Meanwhile, despite record numbers of women filing to run for the U.S. House and Senate during the primaries, women failed to increase their number in Congress and could cede ground to men next year, according to the Center for American Women and Politics at Rutgers University.
Seventeen women currently serve in the U.S. Senate, and 11 were not up for reelection this year.
Democrats Kirsten Gillibrand of New York, Barbara Mikulski of Maryland, and Patty Murray of Washington, and Republican Kelly Ayotte of New Hampshire were elected Tuesday, meaning a total of at least 16 women in the Senate.
Alaska Republican Sen. Lisa Murkowski is locked in a tight race with her opponent and the outcome is not yet clear.
Seven high-profile women candidates for Senate failed in their bids, including Linda McMahon of Connecticut, Christine O'Donnell of Delaware, and Sharron Angle of Nevada. Arkansas Democrat Sen. Blanche Lincoln lost her reelection bid.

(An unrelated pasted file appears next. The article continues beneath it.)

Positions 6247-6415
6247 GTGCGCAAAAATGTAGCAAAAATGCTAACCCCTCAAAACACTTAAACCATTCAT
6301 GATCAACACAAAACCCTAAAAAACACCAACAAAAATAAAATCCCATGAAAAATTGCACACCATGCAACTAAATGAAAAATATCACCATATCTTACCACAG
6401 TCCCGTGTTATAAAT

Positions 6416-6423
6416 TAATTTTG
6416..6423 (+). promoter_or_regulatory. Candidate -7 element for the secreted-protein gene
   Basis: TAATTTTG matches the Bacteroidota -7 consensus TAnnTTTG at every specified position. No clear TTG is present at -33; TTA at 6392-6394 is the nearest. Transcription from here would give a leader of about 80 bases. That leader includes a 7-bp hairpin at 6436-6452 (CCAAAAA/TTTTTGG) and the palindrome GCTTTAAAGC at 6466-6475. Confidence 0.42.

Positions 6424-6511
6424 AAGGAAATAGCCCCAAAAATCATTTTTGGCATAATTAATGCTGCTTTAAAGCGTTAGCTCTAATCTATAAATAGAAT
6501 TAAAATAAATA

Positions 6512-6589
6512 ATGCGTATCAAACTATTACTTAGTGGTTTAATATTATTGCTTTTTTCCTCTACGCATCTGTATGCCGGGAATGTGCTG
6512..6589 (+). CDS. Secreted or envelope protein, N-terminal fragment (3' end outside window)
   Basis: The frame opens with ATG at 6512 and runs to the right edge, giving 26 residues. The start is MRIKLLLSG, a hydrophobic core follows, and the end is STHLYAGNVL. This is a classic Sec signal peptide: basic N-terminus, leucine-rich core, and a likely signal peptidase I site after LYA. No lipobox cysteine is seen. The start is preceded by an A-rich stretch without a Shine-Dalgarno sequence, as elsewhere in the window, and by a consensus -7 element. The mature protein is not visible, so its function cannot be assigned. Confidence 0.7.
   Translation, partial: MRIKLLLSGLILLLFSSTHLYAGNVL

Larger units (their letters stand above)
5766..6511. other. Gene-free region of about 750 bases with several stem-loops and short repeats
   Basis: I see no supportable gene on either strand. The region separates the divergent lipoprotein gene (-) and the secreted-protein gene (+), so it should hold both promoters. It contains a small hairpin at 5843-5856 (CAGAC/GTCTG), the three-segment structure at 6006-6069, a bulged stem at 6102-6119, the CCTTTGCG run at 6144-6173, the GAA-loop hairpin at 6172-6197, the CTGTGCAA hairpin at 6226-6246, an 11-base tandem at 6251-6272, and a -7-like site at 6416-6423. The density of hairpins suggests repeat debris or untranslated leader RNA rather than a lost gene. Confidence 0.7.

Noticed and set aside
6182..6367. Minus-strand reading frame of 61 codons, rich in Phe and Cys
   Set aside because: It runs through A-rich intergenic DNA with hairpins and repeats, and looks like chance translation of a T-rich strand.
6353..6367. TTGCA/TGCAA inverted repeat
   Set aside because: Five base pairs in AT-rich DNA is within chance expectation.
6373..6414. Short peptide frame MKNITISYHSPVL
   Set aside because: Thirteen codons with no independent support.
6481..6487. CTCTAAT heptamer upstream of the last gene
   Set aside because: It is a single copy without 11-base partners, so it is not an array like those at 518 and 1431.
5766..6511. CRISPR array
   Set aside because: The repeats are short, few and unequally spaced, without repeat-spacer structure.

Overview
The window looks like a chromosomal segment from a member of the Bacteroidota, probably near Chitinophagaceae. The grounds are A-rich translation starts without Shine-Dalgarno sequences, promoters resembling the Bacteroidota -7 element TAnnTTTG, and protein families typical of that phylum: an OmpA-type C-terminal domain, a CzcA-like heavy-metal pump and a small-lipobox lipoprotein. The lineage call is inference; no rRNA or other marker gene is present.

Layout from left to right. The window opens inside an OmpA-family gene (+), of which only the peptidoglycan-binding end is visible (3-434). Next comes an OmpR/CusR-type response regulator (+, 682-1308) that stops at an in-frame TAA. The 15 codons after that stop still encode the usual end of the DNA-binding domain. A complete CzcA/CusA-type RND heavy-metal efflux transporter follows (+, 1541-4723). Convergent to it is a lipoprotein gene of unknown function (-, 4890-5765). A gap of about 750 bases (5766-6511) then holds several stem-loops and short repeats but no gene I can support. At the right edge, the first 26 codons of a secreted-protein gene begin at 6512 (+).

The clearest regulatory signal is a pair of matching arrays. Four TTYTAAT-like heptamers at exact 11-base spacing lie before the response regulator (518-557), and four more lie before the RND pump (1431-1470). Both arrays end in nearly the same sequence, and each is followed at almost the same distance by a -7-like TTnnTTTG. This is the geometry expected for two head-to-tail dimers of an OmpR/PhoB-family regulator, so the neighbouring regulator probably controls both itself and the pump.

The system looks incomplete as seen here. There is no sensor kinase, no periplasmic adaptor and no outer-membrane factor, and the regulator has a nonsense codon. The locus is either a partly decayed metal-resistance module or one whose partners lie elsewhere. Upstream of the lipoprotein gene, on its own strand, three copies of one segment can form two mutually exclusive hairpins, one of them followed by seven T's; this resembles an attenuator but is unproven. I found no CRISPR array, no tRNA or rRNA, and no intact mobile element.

In the House, where 73 women now serve, at least 70 women will be seated in 2011. But three women candidates -- Democrats Gabrielle Giffords of Arizona and Melissa Bean of Illinois and Republican Ann Marie Buerkle of New York -- are in races too close to call.
If any one of those three lose, there will be a decline in the total number of women in Congress for the first time in 30 years.
Here's a look at some historic "firsts" for minority candidates this year:
Republican Jaime Herrera became Washington state's first Latina representative in Congress.
Marco Rubio is the country's 7th Latino Senator and the first GOP senator since Mel Martinez resigned in 2009.
Tim Scott and Alan West became the first Republican African American members of Congress to enter the House since 2003.
Hawaii became the first state who's congressional contingent is entirely women.
Nevada elected its first Latino governor in Brian Sandoval.
Susanna Martinez is New Mexico's first female governor and one of the country's first two women of color governors.
Nikki Haley of South Carolina became the country's second Indian-American governor, the state's first woman governor, and one of the first two women of color.